A Russian fighter jet threatened an American reconnaissance plane in international airspace over the Sea of Okhotsk, which lies off Russia’s east coast, north of Japan.
“On the afternoon of April 23, a U.S. Air Force RC-135U flying in international airspace on a routine mission over the sea of Okhotsk was intercepted by a single Russian Su-27 Flanker,” Pentagon spokesman Col. Steve Warren said. “The Su-27 approached the RC-135 across the nose of the U.S. aircraft within approximately 100 feet.”
While the U.S. aircraft did not take evasive measures, the Russian pilot exposed its belly to the American crew as a way of showing that it was armed. It is the latest source of concern for U.S. officials since a heightening of U.S.-Russian tensions following Moscow’s intervention in Ukraine.
The RC-135U is a highly specialized reconnaissance plane equipped with communications gear designed to find and identify foreign military radar signals on land, at sea and in the air. Their crews, composed of two pilots, one navigator, two airborne systems engineers, at least 10 electronic warfare officers and six or more technical and other specialists.
The showdown was video-recorded by the aircrew.
Disclosure of the U.S.-Russian aerial faceoff comes as the Obama administration approved Russia’s use of upgraded sensors on planes used to fly over sensitive U.S. and allied military installations in Europe under the 1992 Open Skies Treaty, last week. The treaty permits flights using four types of sensors: optical panoramic and framing cameras, video cameras with real-time display, infrared line-scanning devices, and sideways-looking synthetic aperture radar.
The fiscal 2015 defense authorization bill has a provision that would prohibit using any funds to certify the upgraded Russian aircraft sensors. The provision blocks certification unless the Pentagon and intelligence leaders certify to Congress that the digital equipment “will not enhance the capability or potential of the Russian Federation to gather intelligence that poses an unacceptable risk to the national security of the United States.”
It also would link new equipment approval under Open Skies to a requirement that Russia is no longer illegally occupying Ukrainian territory and is no longer violating the 1987 Intermediate-range Nuclear Forces Treaty.
“The committee is committed to effective and complete compliance with the Treaty on Open Skies, provided such compliance is not allowed to become a threat to the national security of the United States,” the bill says.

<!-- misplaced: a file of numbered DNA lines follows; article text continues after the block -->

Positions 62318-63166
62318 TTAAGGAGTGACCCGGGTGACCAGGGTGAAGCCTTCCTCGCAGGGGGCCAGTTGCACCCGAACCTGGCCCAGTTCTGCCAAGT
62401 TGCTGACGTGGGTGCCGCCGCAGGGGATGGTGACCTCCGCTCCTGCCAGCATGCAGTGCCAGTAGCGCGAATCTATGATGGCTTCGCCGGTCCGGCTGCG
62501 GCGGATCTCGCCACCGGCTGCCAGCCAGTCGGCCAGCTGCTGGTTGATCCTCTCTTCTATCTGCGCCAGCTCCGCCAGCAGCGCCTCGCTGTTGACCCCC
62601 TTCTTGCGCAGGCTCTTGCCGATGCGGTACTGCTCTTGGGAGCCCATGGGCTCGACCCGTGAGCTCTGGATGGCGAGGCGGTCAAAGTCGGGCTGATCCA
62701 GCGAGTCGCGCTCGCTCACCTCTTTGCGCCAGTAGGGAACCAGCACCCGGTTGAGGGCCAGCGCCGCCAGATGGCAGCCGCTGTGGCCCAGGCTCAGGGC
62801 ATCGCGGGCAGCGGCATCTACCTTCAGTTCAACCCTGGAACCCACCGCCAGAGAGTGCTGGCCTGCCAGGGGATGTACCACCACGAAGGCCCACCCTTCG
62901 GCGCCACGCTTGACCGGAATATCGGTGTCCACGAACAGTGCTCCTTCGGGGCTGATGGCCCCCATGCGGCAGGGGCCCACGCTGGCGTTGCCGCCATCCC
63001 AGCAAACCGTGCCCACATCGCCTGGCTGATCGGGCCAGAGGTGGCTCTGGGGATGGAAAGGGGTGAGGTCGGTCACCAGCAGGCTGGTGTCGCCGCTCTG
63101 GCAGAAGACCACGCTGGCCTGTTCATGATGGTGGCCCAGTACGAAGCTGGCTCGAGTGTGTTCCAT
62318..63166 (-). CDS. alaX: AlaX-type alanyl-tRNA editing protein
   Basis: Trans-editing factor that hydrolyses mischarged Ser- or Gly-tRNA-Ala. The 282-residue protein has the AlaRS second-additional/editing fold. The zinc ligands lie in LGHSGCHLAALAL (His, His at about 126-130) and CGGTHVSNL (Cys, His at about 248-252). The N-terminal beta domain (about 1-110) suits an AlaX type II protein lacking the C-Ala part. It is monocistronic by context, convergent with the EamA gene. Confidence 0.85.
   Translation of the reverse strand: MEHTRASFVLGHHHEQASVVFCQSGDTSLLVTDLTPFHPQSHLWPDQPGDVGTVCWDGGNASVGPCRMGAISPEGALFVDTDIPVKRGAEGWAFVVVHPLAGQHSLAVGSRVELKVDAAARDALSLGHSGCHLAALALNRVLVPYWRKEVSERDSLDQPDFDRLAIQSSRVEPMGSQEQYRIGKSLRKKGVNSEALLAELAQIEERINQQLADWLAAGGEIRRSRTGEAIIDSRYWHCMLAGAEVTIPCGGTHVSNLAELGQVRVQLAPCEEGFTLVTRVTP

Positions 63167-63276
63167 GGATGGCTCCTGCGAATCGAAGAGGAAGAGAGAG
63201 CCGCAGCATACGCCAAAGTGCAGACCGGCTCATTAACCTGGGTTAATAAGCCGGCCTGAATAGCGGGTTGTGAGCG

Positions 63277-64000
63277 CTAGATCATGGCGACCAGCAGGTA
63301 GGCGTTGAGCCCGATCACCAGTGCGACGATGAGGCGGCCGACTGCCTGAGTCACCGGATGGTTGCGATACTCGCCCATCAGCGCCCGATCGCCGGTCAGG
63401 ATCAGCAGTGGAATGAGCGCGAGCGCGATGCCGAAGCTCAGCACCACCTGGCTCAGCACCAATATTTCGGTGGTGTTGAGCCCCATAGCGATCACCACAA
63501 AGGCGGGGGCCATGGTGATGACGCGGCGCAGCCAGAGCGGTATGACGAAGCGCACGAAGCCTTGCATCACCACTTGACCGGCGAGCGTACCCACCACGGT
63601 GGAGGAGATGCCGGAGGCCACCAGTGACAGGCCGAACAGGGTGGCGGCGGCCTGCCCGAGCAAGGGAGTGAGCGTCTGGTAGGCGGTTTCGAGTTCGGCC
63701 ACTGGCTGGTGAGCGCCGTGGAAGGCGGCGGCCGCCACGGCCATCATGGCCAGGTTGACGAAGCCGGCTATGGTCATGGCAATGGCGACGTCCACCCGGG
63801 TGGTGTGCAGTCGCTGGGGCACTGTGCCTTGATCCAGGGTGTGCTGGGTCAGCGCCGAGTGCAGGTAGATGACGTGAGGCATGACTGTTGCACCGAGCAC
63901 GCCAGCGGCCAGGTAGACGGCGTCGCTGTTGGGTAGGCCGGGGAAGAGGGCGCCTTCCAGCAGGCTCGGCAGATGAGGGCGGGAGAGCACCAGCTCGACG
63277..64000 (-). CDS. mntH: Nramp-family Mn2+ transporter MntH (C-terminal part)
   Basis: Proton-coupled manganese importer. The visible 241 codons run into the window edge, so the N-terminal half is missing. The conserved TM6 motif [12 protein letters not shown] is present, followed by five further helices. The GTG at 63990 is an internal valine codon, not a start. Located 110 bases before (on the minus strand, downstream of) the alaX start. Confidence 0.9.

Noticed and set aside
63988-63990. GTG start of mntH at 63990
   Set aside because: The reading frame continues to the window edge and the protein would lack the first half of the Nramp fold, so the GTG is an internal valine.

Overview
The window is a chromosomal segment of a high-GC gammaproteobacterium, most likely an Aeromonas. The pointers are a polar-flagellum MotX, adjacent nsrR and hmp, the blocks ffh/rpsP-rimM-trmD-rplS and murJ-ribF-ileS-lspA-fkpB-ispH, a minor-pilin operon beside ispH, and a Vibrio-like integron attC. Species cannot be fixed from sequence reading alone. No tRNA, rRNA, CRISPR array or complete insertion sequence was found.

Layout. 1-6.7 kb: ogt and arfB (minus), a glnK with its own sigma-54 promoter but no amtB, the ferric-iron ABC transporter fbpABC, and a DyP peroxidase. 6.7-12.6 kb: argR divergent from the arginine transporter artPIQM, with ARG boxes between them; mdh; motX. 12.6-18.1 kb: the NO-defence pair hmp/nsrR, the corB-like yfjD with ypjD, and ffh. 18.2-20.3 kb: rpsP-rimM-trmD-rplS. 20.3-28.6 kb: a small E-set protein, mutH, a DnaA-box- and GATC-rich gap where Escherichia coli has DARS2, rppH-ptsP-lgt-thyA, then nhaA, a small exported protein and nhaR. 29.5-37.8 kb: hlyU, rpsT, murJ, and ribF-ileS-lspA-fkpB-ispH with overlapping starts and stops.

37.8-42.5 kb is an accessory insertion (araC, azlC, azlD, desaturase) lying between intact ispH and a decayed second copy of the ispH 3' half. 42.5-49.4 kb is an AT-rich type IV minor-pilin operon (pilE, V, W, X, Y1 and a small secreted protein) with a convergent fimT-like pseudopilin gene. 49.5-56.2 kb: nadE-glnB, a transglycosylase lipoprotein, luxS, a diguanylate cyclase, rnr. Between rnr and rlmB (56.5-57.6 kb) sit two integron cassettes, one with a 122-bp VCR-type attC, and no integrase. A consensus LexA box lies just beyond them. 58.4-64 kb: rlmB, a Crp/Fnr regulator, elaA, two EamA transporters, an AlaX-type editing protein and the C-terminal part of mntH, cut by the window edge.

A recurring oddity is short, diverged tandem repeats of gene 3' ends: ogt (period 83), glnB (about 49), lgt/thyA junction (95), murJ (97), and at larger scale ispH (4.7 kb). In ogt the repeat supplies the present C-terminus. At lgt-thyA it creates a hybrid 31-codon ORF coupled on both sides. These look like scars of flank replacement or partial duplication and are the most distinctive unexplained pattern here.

Four members of the Senate Select Committee on Intelligence — two Republicans and two Democrats — also expressed opposition to the sensor upgrade. The senators wrote to Secretary of State John Kerry earlier this year urging him to “carefully evaluate the ramifications of certification on future Open Skies observation flights.”
The State Department, the agency leading the Obama administration’s arm control-centered agenda, pushed for the aircraft certification in a bid to protect the treaty, even though Russia has violated several of its provisions. The agency’s own 2013 report on arms compliance said the Russians are violating the treaty by restricting spy flights over parts of Moscow, Chechnya, and near the Russian border with Georgia, closing airfields and failing to provide proper film in violation of the treaty.
The Russian violation of international airspace contrasts sharply with the Obama administration’s insistence on pursuing legal international arms agreements with Russia as a way to win Moscow’s favor. Officials call the treaty a confidence-building measure that allows legal spying on military sites.
“It contributes to European security by providing images and information on Russian forces, and by permitting observation flights to verify compliance with arms control agreements,” a White House statement said.
In mid-April a Russian Su-24 flew as close as 1,000 yards from USS Donald Cook at an altitude of only 500 feet. The fighter made up to 12 passes near the destroyer and failed to respond to radio contact made by the ship.
A second Su-24 in the region did not engage the destroyer.
The Su-24 fly by follows accusations from Russia that the U.S. violated the so-called 1936 Montreux Convention Regarding the Regime of the Straits. Those rules call for warships from countries with out a coast on the Black Sea to leave after 21 days.
The Cook entered the Black Sea on a presence mission to reassure U.S. allies following the Russian invasion of Crimea. The ship is armed with a ballistic missile defense variant of the Aegis combat system and is designed to intercept and destroy rogue ballistic missiles as well as aircraft.
The Cook did not go to battle stations during the incident which lasted about 90 minutes.